While the Greater Philadelphia Cultural Alliance
was fighting to maintain the city's Cultural Fund
budget -- which faced steep cuts for the next fiscal year -- Philly was on track to become the United States’ first World Heritage City. The designation, announced
last week after a vote from the World Congress of the Organization of World Heritage Cities
(OWHC) in Arequipa, Peru, went up like a firework in local news feeds.
Philly is the 267th World Heritage City, having logged one major qualification back in 1979, when Independence Hall became a World Heritage Site
"Philadelphia is the largest and most complete fulfillment of the kind of model city envisioned by Enlightenment architects," OWHC notes on our city’s new page
It’s an exciting first for a city already spreading its wings on the national and global stage, hosting Pope Francis in September and the Democratic National Convention in summer 2016.
Cultural Alliance president Maud Lyon is excited about the possibilities of Philly’s new distinction, but notes that our identity as a city with strong ties to the rest of the world is not a new one.
"It’s really important for us to focus on being a global city," she argues. "We have been from the very beginning, and I think it’s important for us to have that perspective.
"I think culture is always the first ambassador that goes out for a city,” she continues, noting the success of a world tour for the Philadelphia Orchestra in the past year. "Those concert halls were packed everywhere the Orchestra went."
It’s a good time to be getting our world-class cultural offerings out there because according to a Global Philadelphia
study cited in the Inquirer
, the city could be looking at a significant tourism boost: a one to two percent increase in domestic visitors (generating an economic impact of up to $200 million), and a rise in foreign visitors that could reach 15 percent, or the addition of up to 100,000 tourists annually.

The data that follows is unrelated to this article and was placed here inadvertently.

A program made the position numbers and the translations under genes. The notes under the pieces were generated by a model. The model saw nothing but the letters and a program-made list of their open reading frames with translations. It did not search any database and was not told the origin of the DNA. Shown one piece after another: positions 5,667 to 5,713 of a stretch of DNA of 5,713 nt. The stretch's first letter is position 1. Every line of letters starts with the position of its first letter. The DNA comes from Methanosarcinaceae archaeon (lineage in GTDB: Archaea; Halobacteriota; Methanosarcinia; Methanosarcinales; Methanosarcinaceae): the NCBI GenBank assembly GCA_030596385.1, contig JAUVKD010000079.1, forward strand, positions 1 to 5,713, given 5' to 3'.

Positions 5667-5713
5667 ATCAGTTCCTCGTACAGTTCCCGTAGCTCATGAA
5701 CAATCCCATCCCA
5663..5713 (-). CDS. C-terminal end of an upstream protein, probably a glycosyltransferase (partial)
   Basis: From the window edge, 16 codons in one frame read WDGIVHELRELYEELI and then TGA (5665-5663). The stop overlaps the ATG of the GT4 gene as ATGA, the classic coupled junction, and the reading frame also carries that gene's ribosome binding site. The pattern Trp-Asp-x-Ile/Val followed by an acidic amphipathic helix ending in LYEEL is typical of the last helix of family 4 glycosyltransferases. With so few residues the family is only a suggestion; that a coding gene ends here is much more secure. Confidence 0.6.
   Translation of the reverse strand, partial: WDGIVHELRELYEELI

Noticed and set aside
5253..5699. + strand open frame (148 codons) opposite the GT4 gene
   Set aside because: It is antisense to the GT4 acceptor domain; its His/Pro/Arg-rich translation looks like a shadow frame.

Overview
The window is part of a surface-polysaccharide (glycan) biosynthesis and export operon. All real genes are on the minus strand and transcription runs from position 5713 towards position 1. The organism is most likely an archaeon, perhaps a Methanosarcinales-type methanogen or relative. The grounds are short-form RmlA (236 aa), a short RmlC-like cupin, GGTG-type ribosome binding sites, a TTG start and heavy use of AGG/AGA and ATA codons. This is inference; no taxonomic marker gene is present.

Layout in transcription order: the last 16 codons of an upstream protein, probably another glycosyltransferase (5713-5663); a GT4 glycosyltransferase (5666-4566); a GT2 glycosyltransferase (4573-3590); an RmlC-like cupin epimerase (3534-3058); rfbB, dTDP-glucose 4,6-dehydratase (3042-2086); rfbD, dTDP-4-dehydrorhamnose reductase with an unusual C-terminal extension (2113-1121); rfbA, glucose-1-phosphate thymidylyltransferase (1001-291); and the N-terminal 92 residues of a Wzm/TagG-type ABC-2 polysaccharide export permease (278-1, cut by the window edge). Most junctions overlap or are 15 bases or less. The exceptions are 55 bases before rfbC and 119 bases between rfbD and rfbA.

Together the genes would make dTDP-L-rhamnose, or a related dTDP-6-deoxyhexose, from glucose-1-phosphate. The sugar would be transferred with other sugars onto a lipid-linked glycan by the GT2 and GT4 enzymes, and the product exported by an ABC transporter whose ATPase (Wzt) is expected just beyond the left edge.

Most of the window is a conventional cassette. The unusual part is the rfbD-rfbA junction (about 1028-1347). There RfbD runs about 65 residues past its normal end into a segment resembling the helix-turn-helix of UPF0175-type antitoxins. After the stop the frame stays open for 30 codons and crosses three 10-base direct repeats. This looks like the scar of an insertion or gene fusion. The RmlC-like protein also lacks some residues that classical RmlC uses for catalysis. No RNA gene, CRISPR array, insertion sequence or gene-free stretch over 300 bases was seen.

Lyon is excited by the possibilities of more visitors from overseas, particularly a growing population of middle class travelers from throughout Asia, especially China and India.
"I think that we will in the next ten years be seeing more people coming from that part of the world who want to tour Philadelphia, and we absolutely want to be a destination for them," she adds.
The next ten years will be important ones for America, too, as the 250th anniversary of the country's independence approaches.
Culture is "the most approachable and welcoming and inclusive way of being an ambassador [for a] city," says Lyon, and the influx of international visitors -- and hopefully more collaborations between foreign artists and Philly institutions -- will be "the kind of cross-fertilization that you need between cultures.”
From Philly’s history as the United States’ birthplace to our musical tradition to our scientific and educational institutions, our city has plenty to offer. In considering the World Heritage designation, Lyon says we need to take pride not only in the international visitors we attract, but in the longtime diversity of our home. It’s not just about honoring the framers of the Constitution.
"Certainly the diversity of ethnic heritage that’s part of this city and this region is very rich and very important to who we are," she explains. "It’s important for us to remember that and to really own being a global city."
Writer: Alaina Mabaso
Source: Maud Lyon, the Cultural Alliance of Greater Philadelphia